To the programmer, the accumulator is the key register for arithmetic operations. Reverse-engineering, however, shows the accumulator is not connected directly to the ALU, but works closely with the ACT (accumulator temporary) register.

The ACT register has several important functions. First, it holds the input to the ALU. This allows the results from the ALU to be written back to the accumulator without disturbing the input, which would cause instability. Second, the ACT can hold constant values (e.g. for incrementing or decrementing, or decimal adjustment) without affecting the accumulator. Finally, the ACT allows ALU operations that don't use the accumulator.

The accumulator and ACT (Accumulator Temporary) registers and their control lines in the 8085 microprocessor.

The accumulator and ACT (Accumulator Temporary) registers and their control lines in the 8085 microprocessor.

The diagram above shows how the accumulator and ACT registers are connected, and the control lines that affect them. One surprise is that the only way to put a value into the accumulator is through the ALU. This is controlled by the alu_to_a control line. You might expect that if you load a value into the accumulator, it would go directly from the data bus to the accumulator. Instead, the value is OR'd with 0 in the ALU and the result is stored in the accumulator.

The accumulator has two status outputs: a_hi_ge_10, if the four high-order bits are ≥ 10, and a_lo_ge_10, if the four low-order bits are ≥ 10. These outputs are used for decimal arithmetic, and will be explained in another article.

The accumulator value or the ALU result can be written to the databus through the sel_alu_a control (which selects between the ALU result and the accumulator), and the alu/a_to_dbus control line, which enables the superbuffer to write the value to the data bus. (Because the data bus is large and connects many parts of the chip, it requires high-current signals to overcome its capacitance. A "superbuffer" provides this high-current output.)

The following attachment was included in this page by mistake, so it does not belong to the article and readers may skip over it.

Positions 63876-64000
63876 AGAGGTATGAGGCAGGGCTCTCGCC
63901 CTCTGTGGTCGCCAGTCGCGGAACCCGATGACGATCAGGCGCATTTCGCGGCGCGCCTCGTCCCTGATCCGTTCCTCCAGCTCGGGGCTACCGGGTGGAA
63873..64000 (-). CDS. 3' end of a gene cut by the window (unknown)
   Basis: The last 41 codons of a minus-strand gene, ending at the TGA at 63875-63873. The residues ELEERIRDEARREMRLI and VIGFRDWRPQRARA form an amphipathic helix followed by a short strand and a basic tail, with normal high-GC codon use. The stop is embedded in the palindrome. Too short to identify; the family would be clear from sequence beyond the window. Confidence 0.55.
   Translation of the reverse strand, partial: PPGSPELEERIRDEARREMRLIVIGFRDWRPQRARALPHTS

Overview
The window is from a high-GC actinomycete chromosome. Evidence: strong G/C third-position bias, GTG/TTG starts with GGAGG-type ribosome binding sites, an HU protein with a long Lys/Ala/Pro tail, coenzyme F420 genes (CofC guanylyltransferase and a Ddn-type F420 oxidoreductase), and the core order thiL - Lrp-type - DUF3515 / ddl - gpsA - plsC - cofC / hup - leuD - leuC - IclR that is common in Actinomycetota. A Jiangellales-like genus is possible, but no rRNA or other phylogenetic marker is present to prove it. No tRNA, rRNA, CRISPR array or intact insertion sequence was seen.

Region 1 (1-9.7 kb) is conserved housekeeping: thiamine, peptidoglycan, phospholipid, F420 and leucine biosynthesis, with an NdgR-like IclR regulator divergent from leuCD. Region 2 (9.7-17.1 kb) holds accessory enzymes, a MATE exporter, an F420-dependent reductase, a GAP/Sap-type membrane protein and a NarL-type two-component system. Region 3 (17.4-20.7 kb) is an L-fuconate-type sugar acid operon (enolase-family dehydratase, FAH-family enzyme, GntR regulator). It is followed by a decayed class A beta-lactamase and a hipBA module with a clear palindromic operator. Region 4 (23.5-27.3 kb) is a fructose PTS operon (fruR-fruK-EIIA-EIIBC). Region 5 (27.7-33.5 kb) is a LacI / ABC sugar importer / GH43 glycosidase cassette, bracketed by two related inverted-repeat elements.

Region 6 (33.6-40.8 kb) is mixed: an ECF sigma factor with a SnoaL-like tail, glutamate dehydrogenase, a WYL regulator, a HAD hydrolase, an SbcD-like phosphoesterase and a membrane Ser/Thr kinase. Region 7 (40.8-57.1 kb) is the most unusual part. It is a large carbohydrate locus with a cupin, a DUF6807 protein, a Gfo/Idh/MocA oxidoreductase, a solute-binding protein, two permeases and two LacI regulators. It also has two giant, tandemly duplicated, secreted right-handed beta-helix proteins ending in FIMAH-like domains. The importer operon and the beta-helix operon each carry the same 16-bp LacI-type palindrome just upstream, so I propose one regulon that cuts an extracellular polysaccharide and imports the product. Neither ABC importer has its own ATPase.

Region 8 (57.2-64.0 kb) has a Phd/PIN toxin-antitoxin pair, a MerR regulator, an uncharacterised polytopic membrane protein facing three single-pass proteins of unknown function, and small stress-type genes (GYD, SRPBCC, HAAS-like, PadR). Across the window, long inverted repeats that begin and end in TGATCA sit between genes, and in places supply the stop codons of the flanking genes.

The ACT register can hold a variety of different values. In a typical arithmetic operation, the accumulator value is loaded into the ACT via the a_to_act control. The ACT can also load a value from the data bus via dbus_to_act. This is used for the ARHL/DAD/DSUB/LDHI/LDSI/RDEL instructions (all of which are undocumented except DAD). These instructions perform arithmetic operations without involving the accumulator, so they require a path into the ALU that bypasses the accumulator.

The control lines allow the ACT register to be loaded with a variety of constants. The 0/fe_to_act control line loads either 0 or 0xfe into the ACT; the value is selected by the sel_0_fe control line. The value 0 has a variety of uses. ORing a value with 0 allows the value to pass through the ALU unchanged. If the carry is set, ADDing to 0 performs an increment. The value 0xfe (signed -2) is used only for the DCR (decrement by 1) instruction. You might think the value 0xff (signed -1) would be more appropriate, but if the carry is set, ADDing 0xfe decrements by 1. I think the motivation is so both increments and decrements have the carry set, and thus can use the same logic to control the carry.